There are also books by and about Twain, steamboat models, jaw harps and pennywhistles, and all manner of other geedunk and geegaws. Has anyone done a dissertation yet on museum gift shops as anthropological sites? In response to my questioning, the two older Southern ladies who staffed the cash register patiently explained that the huckleberries used in the products were grown deep in the Ozarks, not locally. Of course I’d already seen right through them, so I was pleased with myself when I found the jam to be delicious anyway, that my boys liked their t-shirts, and the postcards I bought of Twain, cartooned by Calvin and Hobbes’ Bill Watterston for the Mark Twain Journal, looked fine in my office. I may drive back this summer to pick up a few other things. Maybe a marble head.
What do we long for when we go looking for an author beyond his or her books? It’s not fashionable to speak of greatness of spirit, so let’s say Twain was an innocence broker and that that quality in his work hypnotizes us, fascinated, like a bird before a snake. I refer of course to the child narrators, the attention to “Innocents” staggering abroad (his best seller in his lifetime), the prose tone that has us believing he’s normal but surrounded by odd and colorful characters, the spotless white ice-cream suits, and the loving family man performing skits at home with his children.
But there’s more to it than that, since he could also be satisfyingly and viciously angry, cornpone, and hilariously filthy, some of which various individuals (his wife) and the culture have suppressed. This was a man who, lecturing at a Stomach Club dinner on the topic of masturbation, could say, “A jerk in the hand is worth two in the bush.”
Too often, so-called American innocence is a fake, a forced childish simplicity, whether in politics, religion, or science. In the end it’s no different from cynicism. Twain’s great gift was to find a way to resolve knowledge and innocence, what Picasso might have meant when he said, “It takes a lifetime to become young.” Call Twain avuncular if you think so, but his prose is not only perfect in places, he also stood up against imperialism, racism, vivisection, cant, hypocrisy, sham, and injustice, and he showed us how to love our muddy experience. That is, he became a whole human being, and that's always a draw.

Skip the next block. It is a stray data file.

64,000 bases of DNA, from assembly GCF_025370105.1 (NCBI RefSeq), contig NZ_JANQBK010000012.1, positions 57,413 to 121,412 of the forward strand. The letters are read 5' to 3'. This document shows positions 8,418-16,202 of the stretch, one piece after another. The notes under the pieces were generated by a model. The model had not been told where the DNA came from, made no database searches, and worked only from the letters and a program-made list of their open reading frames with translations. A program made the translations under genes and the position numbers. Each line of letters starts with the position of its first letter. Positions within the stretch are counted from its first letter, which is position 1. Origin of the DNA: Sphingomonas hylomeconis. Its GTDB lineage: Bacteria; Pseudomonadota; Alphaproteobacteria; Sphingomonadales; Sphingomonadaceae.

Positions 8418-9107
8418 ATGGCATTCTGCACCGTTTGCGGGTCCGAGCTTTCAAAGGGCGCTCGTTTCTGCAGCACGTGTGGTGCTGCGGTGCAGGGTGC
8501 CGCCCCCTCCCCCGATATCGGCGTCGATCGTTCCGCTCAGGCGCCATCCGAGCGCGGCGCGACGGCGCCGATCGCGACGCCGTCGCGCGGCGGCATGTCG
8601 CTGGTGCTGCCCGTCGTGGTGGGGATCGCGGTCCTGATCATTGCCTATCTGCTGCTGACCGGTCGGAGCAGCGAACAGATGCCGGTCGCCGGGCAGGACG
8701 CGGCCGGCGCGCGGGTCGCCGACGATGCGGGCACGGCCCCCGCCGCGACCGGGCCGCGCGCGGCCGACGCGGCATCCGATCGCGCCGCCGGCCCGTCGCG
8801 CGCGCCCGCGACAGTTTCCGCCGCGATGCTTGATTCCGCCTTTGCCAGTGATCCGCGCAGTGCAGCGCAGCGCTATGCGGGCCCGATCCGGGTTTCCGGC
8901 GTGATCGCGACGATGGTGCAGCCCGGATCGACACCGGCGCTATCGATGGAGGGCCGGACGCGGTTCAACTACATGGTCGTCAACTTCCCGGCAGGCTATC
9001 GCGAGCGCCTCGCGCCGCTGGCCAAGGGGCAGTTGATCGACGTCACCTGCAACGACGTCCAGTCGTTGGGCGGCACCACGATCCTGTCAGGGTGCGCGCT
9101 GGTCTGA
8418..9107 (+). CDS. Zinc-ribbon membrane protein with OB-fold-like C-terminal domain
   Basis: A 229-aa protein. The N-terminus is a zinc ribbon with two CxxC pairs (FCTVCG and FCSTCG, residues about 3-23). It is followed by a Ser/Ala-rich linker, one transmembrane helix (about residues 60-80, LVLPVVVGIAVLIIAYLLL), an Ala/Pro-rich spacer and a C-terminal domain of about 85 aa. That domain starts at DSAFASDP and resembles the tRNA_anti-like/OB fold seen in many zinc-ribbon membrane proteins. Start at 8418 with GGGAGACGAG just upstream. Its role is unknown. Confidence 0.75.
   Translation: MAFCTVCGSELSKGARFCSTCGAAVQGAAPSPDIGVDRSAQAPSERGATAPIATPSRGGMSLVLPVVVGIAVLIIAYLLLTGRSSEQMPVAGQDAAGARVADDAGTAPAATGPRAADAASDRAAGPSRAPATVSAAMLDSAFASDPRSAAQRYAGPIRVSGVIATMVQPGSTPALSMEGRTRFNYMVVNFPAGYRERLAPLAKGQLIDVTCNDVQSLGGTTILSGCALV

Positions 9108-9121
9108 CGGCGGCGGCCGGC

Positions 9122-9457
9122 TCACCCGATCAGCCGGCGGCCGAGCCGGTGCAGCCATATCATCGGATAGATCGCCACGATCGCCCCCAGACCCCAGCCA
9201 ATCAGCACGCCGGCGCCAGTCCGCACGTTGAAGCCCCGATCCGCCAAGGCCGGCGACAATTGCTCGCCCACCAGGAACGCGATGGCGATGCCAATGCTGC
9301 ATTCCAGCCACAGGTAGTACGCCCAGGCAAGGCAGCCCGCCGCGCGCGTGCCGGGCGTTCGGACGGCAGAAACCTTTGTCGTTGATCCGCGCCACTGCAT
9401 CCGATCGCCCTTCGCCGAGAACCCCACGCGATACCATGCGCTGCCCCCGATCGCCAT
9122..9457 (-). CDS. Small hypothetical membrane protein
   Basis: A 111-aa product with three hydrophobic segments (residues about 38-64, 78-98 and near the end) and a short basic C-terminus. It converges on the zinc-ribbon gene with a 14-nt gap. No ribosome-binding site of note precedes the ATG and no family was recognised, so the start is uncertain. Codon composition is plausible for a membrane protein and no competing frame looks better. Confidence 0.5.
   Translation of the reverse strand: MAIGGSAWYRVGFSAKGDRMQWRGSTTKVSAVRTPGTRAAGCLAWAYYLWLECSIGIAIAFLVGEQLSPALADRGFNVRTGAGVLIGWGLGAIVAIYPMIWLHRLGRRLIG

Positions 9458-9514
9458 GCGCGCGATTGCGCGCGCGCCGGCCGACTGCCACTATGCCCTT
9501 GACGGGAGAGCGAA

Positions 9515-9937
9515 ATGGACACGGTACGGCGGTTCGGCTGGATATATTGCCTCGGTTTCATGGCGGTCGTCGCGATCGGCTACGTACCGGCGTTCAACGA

A rash of new books has broken out in this our Year of Mark Twain, such as the revisionist Mark Twain: Man in White: The Grand Adventure of His Final Years, which challenges the popular notion that Twain’s last decade was miserable and misanthropic. I’m as happy to see it as I have been to surf around at The Mark Twain Project Online (in collaboration with The Bancroft Library, UC, Berkeley); Mark Twain in His Times, by Stephen Railton, Department of English, University of Virginia, and The Electronic Text Center at UVa; and the apparently unaffiliated TwainQuotes site.
All the attention this year might make us feel closer to Twain, a presumption he would have appreciated, ham that he was, and been amused by.
As Clemens prepared to leave Hannibal for the last time, Tom Nash, a childhood friend—now deaf—approached him. [Twain writes,] “He was old and white-headed, but the boy of fifteen was still visible in him. He came up to me, made a trumpet of his hands at my ear, nodded his head toward the citizens, and said, confidentially—in a yell like a fog horn—‘Same damned fools, Sam.’”
Photo courtesy of Library of Congress’s Prints and Photographs Division.